Lecture 11 - Quant Gen II

Lecture 11 - Quant Gen II - 1 Lecture 11: Quantitative...

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1 Lecture 11: Quantitative Genetics, con't Recall from last time: 1. Average effect of an allele, α i : "the mean deviation from the population mean (M) of an individual carrying allele i ". 2. Average effect of an allele substitution ( α ): the difference between the average effects of the (two) alleles; α = α 1 - α 2 . 3. Breeding value (A): (Twice) the average deviation of an individual's offspring from the population mean. A 11 = α 1 + α 1 =2 α 1 A 12 = α 1 + α 2 A 22 = α 2 + α 2 =2 α 2 4. Genotypic value (G ij ): the deviation of an individual genotype ij from the population mean (M) G 11 = a-M G 12 = d-M G 22 = -a-M 5. Dominance deviation (D): the difference between the Genotypic value and the Breeding value, i.e., G=A+D G'type (G ij ) Breeding Value (A ij ) Dominance Dev (D ij ) A1A1 2 α 1 = 2q α - 2 q 2 d A1A2 α 1 + α 2 = (q-p) α 2pgd A2A2 2 α 1 = -2p α - 2 p 2 d Important point: Dominance deviations depend on only on d and allele frequencies, not on a . If no dominance, Genotypic values = Breeding values. Show figure from Fisher II. Components of phenotypic variance Remember, our goal in quantitative genetics is to be able to provide a description of the phenotypic variation in a population , and how it relates to the genetic properties of the
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2 population. Further, understanding the variance in the population will allow us to understand how it will evolve, for example, in response to selection. Call the Phenotypic value of an individual P . Until now we've considered the phenotype of an individual as being entirely genetically determined, so P = G , which we can break down into P = A + D , i.e., an individual's phenotype is composed of its breeding value plus its dominance deviation. Let us further consider a contribution of the environment to the phenotype, call it E , so P = A + D + E (assuming no epistasis) Recall the variance = i i i x x p ) ( 2 , where p i is the frequency of the i th type Variance of a sum Z = X + Y is Var(X+Y) = Var(X) + Var(Y) + 2Cov(X,Y) Covariance is a measure of association between two variables; if they are independent the covariance is zero. Cov(X,Y) = ) )( ( y y x x p j i j ij i IF covariance is zero, then Var(X+Y) + Var(X) + Var(Y) Thus, the phenotypic variance in a population, V P = V A + V D + V E IF the covariances between the terms are zero. i) It Can Be Shown that the covariance between the breeding value and the dominance deviation is always zero. Proof ** Below ii) We ASSUME the covariance between the genotypic component of variance V G = V A + V D and the environmental component of variance is zero, i.e., Cov(G,E) = 0. So, the phenotypic variance present in a population is composed of a component due to variation in breeding values, V A , variation in dominance deviations, V D , and variation due to the random effects of the environment, V E . Q:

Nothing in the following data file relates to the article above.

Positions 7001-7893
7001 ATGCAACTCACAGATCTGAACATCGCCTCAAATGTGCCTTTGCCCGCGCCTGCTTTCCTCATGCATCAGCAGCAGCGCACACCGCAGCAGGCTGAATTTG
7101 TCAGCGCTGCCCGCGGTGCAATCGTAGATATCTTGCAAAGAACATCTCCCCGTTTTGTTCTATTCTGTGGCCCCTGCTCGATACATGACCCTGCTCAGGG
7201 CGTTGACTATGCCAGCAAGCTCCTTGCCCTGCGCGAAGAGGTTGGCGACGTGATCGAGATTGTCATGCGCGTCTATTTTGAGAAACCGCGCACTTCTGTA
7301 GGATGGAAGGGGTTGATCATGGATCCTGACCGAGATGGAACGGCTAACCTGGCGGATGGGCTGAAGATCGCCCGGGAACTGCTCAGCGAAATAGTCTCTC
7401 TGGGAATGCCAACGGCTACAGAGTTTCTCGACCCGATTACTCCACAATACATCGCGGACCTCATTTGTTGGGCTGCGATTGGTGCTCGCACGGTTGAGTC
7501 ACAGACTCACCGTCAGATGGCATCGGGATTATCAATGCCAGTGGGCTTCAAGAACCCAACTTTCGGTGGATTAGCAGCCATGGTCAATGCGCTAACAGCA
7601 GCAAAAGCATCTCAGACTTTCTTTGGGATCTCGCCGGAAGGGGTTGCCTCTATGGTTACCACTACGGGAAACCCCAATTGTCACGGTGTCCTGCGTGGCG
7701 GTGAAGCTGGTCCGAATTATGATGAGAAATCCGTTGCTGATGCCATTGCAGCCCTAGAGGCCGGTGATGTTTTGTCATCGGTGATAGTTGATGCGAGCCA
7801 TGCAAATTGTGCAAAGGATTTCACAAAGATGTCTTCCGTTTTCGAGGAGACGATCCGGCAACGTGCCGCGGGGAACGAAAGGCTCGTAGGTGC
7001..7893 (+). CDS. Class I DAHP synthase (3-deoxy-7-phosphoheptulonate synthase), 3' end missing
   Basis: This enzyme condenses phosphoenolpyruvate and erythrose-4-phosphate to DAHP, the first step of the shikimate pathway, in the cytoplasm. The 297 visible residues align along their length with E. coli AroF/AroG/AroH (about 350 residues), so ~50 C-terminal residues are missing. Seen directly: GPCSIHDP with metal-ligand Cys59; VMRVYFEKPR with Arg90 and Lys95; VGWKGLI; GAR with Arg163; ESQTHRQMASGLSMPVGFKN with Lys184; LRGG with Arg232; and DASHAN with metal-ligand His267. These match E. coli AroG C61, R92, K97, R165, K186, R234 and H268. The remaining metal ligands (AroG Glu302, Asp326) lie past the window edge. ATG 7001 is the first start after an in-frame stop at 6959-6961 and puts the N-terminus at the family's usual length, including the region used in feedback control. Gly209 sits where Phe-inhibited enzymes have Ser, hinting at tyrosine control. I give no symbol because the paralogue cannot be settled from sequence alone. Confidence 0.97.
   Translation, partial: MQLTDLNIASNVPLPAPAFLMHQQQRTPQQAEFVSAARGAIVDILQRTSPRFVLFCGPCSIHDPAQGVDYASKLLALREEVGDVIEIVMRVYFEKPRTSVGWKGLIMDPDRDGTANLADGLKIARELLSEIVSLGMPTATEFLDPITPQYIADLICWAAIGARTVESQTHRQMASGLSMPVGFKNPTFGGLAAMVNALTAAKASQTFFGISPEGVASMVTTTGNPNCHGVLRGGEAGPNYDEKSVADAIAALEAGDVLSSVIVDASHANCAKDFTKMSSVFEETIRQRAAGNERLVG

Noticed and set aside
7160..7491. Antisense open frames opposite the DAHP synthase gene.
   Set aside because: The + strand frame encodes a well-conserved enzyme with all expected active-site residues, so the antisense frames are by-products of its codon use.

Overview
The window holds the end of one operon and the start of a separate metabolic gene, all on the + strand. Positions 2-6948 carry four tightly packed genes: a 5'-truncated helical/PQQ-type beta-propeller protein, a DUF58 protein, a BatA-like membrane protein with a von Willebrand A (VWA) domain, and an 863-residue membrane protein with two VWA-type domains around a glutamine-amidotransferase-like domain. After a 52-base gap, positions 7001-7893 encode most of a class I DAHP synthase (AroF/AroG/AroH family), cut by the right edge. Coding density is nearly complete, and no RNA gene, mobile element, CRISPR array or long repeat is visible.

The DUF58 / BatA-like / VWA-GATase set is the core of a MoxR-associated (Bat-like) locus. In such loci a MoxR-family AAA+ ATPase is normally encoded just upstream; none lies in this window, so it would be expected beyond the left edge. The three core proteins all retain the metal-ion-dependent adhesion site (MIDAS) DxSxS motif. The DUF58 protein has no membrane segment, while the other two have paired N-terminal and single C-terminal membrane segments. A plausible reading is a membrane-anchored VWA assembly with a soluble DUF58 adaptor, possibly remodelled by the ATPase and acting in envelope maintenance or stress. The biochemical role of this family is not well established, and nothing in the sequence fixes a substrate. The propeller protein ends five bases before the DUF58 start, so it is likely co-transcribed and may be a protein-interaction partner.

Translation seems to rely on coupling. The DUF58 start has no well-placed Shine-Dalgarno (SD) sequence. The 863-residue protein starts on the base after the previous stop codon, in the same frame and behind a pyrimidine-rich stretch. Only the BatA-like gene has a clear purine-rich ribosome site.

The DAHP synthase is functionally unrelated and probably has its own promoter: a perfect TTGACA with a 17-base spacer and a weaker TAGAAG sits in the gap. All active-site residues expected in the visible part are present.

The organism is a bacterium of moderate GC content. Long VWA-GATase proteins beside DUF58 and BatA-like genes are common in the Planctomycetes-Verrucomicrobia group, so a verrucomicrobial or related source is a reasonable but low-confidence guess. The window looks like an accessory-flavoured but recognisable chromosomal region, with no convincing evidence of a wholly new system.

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This note was uploaded on 06/08/2011 for the course PCB 4674 taught by Professor Baer during the Fall '08 term at University of Florida.

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Lecture 11 - Quant Gen II - 1 Lecture 11: Quantitative...

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